Agitating against this imminent move of the acting VC, two students Rahul Mishra and Pankaj Anand sat on indefinite hunger strike for the two days from 25 April 2012 to 26 April 2012. The enraged students have been submitting memorandums to the IGNOU administration and the Ministry of Human Resource Development (MHRD) and asking that if they want to scrap the face-to-face programmes now, then why did they introduce the concept three years back? They also underline that the University cannot leave them in the lurch and that the University authorities are vacillating the matter so that the examinations (which are scheduled in May) and the issue goes astray! Some of the faculty members have stood up with the students. Prof. P.R. Ramanujam, a distance education faculty of the University has asserted that the students’ agitation is very much valid.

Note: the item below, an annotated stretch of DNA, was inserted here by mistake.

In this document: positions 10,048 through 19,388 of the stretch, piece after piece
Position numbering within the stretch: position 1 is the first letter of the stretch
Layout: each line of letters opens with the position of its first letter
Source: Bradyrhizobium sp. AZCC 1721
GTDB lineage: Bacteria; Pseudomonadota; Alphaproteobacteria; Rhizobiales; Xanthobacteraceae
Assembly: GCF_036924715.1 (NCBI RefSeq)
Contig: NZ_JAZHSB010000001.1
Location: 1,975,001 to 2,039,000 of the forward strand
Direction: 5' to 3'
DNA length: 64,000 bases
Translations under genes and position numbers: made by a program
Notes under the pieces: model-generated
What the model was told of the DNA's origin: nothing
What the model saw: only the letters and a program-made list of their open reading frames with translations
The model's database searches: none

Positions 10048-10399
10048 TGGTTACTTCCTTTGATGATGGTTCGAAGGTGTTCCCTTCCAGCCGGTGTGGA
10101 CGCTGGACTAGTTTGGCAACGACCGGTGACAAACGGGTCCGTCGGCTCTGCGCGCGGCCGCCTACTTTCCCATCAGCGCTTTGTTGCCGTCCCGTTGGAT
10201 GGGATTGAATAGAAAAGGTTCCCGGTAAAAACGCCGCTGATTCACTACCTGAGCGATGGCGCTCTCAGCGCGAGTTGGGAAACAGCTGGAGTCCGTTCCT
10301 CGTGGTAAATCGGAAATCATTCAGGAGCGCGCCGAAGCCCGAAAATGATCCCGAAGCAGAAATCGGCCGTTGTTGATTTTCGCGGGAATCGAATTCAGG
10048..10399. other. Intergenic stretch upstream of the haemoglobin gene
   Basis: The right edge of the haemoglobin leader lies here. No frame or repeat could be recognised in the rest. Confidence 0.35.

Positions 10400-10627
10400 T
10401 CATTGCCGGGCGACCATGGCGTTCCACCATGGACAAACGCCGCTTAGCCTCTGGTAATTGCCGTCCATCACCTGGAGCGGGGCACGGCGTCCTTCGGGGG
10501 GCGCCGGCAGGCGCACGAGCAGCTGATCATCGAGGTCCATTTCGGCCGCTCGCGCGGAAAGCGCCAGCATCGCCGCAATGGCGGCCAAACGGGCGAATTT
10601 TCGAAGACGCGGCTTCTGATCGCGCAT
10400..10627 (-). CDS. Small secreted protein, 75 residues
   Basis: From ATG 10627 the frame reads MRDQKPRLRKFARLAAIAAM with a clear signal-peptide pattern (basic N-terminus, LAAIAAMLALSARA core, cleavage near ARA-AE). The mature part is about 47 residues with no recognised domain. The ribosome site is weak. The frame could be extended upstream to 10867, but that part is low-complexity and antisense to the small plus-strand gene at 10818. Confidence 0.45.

After a round of negotiations with the administration and the faculty, the students were given a verbal assurance to give into the demands and the indefinite huger-strike was lifted on 26th evening. However, there was no written assurance from the administration. The students have put forth a strong resentment on administration’s backtracking and decided to proceed with the relay hunger strike. As happens with any progressive movement that questions the authority of the administration and stands against unjust order, the ongoing movement is also facing several challenges. There has been an unsuccessful attempt to malign the movement by sending an email to the administration and the faculty, which stated that a semi-nude march would take place in case the demands of the students are not agreed upon. Braving such hurdles, the agitating students are boldly standing against the authoritarian attitude of the VC and the shunning of regular courses.